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Margaret Boyles lives in a wood-heated house in central New Hampshire. She grows vegetables, eats weeds, keeps chickens, swims in a backyard pond in summer, snowshoes in the surrounding woods in winter, and commutes by bike whenever possible.

Comments

Oh, I feel your pain! Isn't

By KJS

Oh, I feel your pain! Isn't it sad that when you politely ask a neighbor to tone it down, they purposely make MORE noise just to tick you off?? How did this country become so uncivilized? Too many people living too closely together and too much stress overall have created so many problems! I hope you can find another place to live (if that is an option for you) or pray the family above you will be evicted if they are causing THAT much noise. Can your landlord do anything about the noise? (Then you may have to deal with more retaliation!) Good luck to you in dealing with your noise issue and inconsiderate neighbors.

As it turned out our former

By K. J. Spurgeon

As it turned out our former neighbor's boy has ADHD and even failed the first grade (how do you fail the first grade??). Not sure about their daughter, but they both fought a lot as siblings do. The parents were in denial at first, I think. Most kids are loud IF they are allowed to get away with being loud. I really notice this in restaurants especially. Yet I know families who have beautifully-behaved children who are NOT noisy or disruptive. It's all how they are raised from the start. The case I speak of is quite sad actually. Nice family, but a bit misguided.

One of the worst types of

By K. J. Spurgeon

One of the worst types of noise, for me, is living next door to screaming children who are naturally LOUD all the time, and who belong to parents who allow them to remain out of control. In suburbia where homes can often be close together this situation can become a nightmare. I speak from experience. My nerves were totally shot from the constant noise next door. It never ended. Once we relocated to another city, we found peace and quiet in an older wooded neighborhood where wildlife was abundant. It was the worst 5 years of my life living next door to noisy neighbors and screaming children in a new development. Never again.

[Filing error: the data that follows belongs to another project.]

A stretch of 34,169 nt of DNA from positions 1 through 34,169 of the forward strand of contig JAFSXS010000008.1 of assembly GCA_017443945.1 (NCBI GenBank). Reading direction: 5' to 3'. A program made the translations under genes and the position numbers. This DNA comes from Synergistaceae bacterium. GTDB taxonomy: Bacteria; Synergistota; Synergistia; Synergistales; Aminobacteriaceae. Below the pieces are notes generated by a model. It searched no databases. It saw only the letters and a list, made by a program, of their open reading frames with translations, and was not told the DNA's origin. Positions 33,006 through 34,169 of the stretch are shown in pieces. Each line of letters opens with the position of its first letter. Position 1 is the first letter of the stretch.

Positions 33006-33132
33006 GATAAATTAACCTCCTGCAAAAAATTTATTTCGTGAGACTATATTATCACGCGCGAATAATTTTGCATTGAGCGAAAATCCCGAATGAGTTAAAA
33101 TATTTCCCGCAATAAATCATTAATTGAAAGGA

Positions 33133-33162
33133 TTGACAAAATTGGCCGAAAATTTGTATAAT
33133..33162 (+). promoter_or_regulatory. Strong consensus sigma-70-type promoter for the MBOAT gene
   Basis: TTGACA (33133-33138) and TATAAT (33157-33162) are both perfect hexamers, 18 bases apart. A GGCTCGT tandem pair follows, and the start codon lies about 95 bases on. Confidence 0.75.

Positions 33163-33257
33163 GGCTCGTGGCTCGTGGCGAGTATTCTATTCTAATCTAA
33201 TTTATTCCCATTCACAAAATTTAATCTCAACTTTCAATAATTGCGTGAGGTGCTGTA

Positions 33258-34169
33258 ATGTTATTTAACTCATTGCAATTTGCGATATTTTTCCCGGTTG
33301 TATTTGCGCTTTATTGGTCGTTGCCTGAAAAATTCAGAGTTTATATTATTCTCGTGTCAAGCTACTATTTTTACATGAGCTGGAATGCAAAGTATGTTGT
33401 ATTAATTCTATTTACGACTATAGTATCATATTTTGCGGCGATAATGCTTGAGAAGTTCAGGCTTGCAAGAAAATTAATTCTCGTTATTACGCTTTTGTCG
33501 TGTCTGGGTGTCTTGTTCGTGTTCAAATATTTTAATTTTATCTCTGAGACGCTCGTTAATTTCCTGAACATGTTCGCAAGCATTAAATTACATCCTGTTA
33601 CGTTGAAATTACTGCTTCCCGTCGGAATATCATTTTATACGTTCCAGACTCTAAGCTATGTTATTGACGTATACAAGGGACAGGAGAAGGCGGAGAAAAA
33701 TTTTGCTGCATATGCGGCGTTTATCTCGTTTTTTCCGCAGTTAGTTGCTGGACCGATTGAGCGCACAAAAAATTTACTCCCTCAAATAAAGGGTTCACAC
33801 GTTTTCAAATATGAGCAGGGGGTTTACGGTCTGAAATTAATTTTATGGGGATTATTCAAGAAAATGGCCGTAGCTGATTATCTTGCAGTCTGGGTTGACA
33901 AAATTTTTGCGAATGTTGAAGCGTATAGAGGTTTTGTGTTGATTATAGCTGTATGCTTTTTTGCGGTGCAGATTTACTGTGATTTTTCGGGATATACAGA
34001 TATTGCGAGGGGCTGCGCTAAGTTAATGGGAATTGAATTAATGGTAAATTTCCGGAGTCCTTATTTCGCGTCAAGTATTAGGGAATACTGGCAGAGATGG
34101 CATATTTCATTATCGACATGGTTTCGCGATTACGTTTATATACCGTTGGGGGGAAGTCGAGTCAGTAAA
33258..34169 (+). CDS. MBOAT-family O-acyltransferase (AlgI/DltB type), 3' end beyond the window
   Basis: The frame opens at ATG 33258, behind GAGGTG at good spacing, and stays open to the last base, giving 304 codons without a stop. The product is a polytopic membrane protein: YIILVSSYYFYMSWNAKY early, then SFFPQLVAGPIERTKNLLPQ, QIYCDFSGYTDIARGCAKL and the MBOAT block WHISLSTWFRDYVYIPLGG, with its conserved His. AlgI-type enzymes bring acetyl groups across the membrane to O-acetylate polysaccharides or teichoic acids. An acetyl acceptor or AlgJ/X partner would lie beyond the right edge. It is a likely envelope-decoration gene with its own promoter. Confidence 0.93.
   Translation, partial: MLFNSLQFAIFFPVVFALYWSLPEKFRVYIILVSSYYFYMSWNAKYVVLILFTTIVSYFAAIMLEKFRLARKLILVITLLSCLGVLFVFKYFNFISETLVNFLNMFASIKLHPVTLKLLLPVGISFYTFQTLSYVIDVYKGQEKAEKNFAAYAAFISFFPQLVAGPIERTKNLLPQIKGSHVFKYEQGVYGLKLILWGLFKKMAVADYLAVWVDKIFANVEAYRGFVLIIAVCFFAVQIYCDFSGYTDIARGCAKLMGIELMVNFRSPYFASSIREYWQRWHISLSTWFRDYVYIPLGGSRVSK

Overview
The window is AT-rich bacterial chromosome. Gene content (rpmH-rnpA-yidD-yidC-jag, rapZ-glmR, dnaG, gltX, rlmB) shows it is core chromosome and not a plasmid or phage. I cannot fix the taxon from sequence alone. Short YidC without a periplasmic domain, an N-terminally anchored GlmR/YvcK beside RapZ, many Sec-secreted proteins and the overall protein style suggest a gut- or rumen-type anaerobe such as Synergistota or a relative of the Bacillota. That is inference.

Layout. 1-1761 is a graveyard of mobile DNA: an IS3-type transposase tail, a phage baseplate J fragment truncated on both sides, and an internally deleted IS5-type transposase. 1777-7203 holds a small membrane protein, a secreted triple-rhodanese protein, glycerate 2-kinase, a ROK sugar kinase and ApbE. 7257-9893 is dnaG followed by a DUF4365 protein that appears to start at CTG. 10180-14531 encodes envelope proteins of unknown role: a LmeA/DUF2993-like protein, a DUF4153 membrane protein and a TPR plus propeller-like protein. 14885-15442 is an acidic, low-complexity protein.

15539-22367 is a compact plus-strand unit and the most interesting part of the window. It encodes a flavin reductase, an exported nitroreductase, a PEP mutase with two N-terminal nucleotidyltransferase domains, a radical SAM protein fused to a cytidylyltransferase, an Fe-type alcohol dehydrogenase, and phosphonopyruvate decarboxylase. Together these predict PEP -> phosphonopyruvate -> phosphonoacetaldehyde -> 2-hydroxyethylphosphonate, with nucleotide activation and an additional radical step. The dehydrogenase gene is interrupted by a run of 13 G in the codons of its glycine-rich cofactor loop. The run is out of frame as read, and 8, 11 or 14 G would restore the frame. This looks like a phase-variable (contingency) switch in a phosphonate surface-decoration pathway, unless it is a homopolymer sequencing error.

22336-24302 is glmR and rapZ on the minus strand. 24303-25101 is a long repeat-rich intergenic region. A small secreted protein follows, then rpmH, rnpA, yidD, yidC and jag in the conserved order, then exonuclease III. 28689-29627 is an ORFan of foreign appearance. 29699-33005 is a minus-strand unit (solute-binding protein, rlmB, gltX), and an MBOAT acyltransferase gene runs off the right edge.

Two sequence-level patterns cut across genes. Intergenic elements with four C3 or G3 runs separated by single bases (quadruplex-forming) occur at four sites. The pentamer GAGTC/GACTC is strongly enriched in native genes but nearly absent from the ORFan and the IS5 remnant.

I completely agree with you!

By gii

I completely agree with you! I am currently living in an apartment and suffering terribly from the horribly LOUD child upstairs. Her mother is also very loud and obnoxious. The child is only two, a girl, but STOMPS about very loudly, and runs loudly indoors, all day long until late night! She begins from 6 or 7 a.m and goes until 9 or 10 at night.. often she jumps from furniture, jumps on the bed, drops heavy objects..and I can hea it all as if it were in my own apartment. I asked the mother not to do laundry at 6 a.m. and to please have her child cease the loud stomping, so they have started doing it as loudly as possible, all the time. The woman even told me that a lot of the stomping is HER, just to be obnoxious! Many times the bratty children of this world are learning it from the people who are raising them! There is no reason for a child, any child to be inconsiderately and unreasonably loud indoors! A child can be active outside, and a good parent will see to it that they have adequate play time outside and behave properly indoors. This is particularly true if one lives in crowded environments. Good parenting is a key part to children becoming good citizens.

Young children sure can and

By Margaret Boyles

Young children sure can and do make lots of noise—playing, trying new things, clamoring for attention, fighting, getting hurt, shouting for joy over some new discovery...

Depending on both the circumstances at hand and your perspective, children's noise can seem musical (even magical) or downright annoying.

I'm not really sure if the kids in your old neighborhood were especially ill-behaved and left to run amok, or simply engaging in normal, exuberant childhood behavior that sometimes needs temperng by a caring parent or other adult.

But  K.J., since you say children are "naturally loud" (which would include each of us at one period of our lives), would you have parents "control" this natural behavior? If so, how, and to what degree? 

No doubt you deserve your quiet wooded environment. Everyone needs a peaceful refuge from whatever noise disturbs their peace of mind.

I find that sitting beside a

By State-of-Jefferson

I find that sitting beside a mountain stream produces a calmness beyond compare. Although not silent, the cascading water is extreemly soothing.
I sometimes hear music in the water!